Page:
The physics of strongly confined systems of interacting particles has been a subject of active research for more than a century. These are systems consisting of a small number of particles confined in a small region by an external potential or small clusters formed due to inherent inter-particle interactions. Such systems are ubiquitous in nature – examples include petroleum in porous rocks, cytoplasm in biological cells and electrons in a quantum dot. Physical properties of such systems are substantially different from those of macroscopic (bulk) systems because the fraction of particles on the surface of a small cluster is larger than that for a bulk system and this fraction increases as the size of the cluster is reduced. Also, small local changes inside a cluster, such as the presence of a single impurity or the formation of a single defect, can affect the properties of the whole cluster if it is small. For these reasons, physical processes such as crystallization, glass formation and defect dynamics in strongly confined systems can exhibit characteristics that are fundamentally different from those found in their bulk counterparts. The development of an understanding of these effects of strong confinement is of fundamental importance in the design and assembly of nanomaterials.
In our work, we have addressed the following key question: if a dopant (impurity) is placed inside a strongly confined colloidal nanocrystal, then how does the combined system of dopant and crystallite evole in time? Is the dopant incorporated permanently in the crystallite or expelled spontaneously?
Our experimental system consists of a collection of colloidal particles and a dopant in a highly configurable confining potential, formed using a defocussed optical tweezer. By varying the power and level of defocussing, colloidal assemblies of different sizes and phases (liquid-like or crystalline) could be formed. Most importantly, we have studied the dynamics of foreign dopants, in the form of particles of different shapes and sizes, injected into the crystallites. The striking result obtained here was the ability of finite-sized colloidal clusters to expel or internalize a foreign dopant depending on its initial position. This surprising phenomenon could be reproduced in our simulations which also provided an explanation of this behaviour. We found that the fate of a dopant is governed to a large extent by the entropy of the system, which becomes increasingly important as the size of the crystallite is reduced. The internal energy of the system was found to decrease as the dopant gets expelled, which by itself would imply expulsion of the dopant for all initial positions. However, the entropy of the system also decreases as the dopant is expelled, because the system gets more ordered in this process. This effect favours internalization of the dopant. Careful observations show that the rate of change of the entropy with increasing distance of the dopant from the centre of the crystallite is higher than that of the internal energy up to a certain radial distance of the dopant, after which the rate of change in the entropy is lower. This gives rise to a free energy barrier which leads to internalization of the dopant when it is within a certain radial distance and its expulsion when it is outside this region.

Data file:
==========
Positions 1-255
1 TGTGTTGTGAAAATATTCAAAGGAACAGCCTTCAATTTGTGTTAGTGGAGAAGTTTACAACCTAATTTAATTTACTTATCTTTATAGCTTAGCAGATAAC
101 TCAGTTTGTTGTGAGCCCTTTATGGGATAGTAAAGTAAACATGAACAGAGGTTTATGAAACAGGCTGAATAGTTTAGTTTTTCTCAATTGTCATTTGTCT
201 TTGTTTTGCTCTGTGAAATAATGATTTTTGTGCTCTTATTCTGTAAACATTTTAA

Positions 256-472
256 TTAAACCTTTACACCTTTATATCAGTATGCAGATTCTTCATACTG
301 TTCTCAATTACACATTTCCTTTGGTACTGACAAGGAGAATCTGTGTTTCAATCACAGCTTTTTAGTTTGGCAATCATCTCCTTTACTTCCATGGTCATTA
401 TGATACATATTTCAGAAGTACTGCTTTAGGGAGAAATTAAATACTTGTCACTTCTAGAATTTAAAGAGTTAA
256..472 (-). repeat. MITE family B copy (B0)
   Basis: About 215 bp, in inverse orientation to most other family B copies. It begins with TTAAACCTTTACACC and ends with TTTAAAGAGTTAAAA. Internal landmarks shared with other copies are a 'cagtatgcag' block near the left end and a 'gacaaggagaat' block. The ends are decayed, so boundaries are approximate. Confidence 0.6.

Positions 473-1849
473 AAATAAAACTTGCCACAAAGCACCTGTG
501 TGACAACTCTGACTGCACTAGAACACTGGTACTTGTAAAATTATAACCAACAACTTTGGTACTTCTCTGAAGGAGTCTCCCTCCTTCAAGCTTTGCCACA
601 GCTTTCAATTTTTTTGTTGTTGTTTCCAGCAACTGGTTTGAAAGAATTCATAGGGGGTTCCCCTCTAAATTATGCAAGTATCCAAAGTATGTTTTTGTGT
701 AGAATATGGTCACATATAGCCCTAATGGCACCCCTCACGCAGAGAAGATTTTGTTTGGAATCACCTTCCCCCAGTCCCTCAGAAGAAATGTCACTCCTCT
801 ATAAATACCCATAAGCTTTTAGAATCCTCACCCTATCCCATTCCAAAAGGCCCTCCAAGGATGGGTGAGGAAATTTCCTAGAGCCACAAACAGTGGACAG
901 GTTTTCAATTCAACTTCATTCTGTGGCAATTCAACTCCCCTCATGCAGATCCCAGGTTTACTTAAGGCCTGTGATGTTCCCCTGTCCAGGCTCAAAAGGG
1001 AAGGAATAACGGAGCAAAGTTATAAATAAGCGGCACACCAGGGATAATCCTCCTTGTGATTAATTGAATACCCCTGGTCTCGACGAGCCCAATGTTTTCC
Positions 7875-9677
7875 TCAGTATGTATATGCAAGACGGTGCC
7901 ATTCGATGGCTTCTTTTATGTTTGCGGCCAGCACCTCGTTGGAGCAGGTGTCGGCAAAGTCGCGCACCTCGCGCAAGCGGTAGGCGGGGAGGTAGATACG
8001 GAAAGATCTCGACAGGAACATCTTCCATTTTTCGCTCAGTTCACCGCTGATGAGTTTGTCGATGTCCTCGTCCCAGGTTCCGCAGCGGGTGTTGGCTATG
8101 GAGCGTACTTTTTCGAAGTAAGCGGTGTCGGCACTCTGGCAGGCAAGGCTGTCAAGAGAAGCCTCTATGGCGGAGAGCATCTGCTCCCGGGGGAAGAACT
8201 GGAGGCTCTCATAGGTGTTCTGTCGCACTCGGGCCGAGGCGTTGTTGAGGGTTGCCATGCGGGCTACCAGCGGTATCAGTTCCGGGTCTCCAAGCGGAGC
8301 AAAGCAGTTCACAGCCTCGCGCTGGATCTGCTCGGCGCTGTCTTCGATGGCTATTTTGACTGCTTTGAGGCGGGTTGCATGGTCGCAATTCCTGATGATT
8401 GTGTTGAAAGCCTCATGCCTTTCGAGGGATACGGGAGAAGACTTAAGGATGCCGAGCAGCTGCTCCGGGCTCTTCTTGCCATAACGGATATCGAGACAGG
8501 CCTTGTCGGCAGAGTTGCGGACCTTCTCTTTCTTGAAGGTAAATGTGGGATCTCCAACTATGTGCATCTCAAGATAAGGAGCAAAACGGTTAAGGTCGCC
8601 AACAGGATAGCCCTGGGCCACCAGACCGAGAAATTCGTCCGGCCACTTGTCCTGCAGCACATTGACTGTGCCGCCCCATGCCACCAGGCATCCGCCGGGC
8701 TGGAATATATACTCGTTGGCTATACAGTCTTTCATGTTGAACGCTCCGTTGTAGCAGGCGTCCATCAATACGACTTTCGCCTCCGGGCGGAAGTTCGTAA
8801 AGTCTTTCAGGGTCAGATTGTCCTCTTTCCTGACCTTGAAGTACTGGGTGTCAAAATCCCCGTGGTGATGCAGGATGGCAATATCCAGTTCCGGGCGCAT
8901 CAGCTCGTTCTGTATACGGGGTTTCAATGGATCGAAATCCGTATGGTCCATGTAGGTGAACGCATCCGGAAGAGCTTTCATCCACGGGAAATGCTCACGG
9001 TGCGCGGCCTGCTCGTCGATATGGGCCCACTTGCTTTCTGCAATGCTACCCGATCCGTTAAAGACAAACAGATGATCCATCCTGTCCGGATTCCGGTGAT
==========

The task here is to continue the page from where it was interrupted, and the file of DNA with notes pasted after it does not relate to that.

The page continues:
The studies presented here can be extended to host colloids of higher degree of complexity, e.g. non-spherical shapes, self-propelled particles etc, and the insight gained from such studies would be useful in designing and assembling new types of soft nanomaterials.